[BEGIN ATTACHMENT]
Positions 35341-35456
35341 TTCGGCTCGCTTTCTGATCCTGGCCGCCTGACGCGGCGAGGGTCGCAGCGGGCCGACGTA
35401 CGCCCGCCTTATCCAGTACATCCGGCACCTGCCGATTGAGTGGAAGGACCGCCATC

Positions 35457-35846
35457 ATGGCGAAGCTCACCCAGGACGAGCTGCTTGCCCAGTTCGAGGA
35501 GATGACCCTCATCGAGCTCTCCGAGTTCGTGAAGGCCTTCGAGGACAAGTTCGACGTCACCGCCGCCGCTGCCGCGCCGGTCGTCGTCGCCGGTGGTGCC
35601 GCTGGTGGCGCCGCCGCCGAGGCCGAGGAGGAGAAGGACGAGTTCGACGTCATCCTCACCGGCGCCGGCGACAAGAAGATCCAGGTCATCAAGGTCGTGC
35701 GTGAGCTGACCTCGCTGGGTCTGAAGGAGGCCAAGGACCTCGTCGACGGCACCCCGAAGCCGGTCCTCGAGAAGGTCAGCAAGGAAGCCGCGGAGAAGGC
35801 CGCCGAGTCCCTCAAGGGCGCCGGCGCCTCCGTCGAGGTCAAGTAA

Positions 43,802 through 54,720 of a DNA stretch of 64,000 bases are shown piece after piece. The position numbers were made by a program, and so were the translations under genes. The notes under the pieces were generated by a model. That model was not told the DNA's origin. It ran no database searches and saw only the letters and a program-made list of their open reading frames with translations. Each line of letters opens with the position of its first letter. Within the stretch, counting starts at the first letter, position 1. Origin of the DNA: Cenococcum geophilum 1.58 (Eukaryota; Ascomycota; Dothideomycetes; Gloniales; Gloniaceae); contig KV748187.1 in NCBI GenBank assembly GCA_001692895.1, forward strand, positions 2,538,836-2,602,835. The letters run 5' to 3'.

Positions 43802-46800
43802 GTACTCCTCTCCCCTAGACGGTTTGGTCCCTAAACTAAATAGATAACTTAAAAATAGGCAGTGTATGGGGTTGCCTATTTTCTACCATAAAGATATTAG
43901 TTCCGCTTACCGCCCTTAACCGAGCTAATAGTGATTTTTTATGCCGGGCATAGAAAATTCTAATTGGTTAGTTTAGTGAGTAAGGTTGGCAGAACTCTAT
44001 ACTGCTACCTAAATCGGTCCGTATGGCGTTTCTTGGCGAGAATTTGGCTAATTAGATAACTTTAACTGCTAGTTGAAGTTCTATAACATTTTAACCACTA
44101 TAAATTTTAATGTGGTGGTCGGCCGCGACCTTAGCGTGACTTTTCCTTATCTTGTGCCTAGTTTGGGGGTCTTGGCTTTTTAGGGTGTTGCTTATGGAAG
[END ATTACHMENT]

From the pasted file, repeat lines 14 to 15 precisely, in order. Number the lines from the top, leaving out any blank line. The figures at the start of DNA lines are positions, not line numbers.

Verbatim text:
44001 ACTGCTACCTAAATCGGTCCGTATGGCGTTTCTTGGCGAGAATTTGGCTAATTAGATAACTTTAACTGCTAGTTGAAGTTCTATAACATTTTAACCACTA
44101 TAAATTTTAATGTGGTGGTCGGCCGCGACCTTAGCGTGACTTTTCCTTATCTTGTGCCTAGTTTGGGGGTCTTGGCTTTTTAGGGTGTTGCTTATGGAAG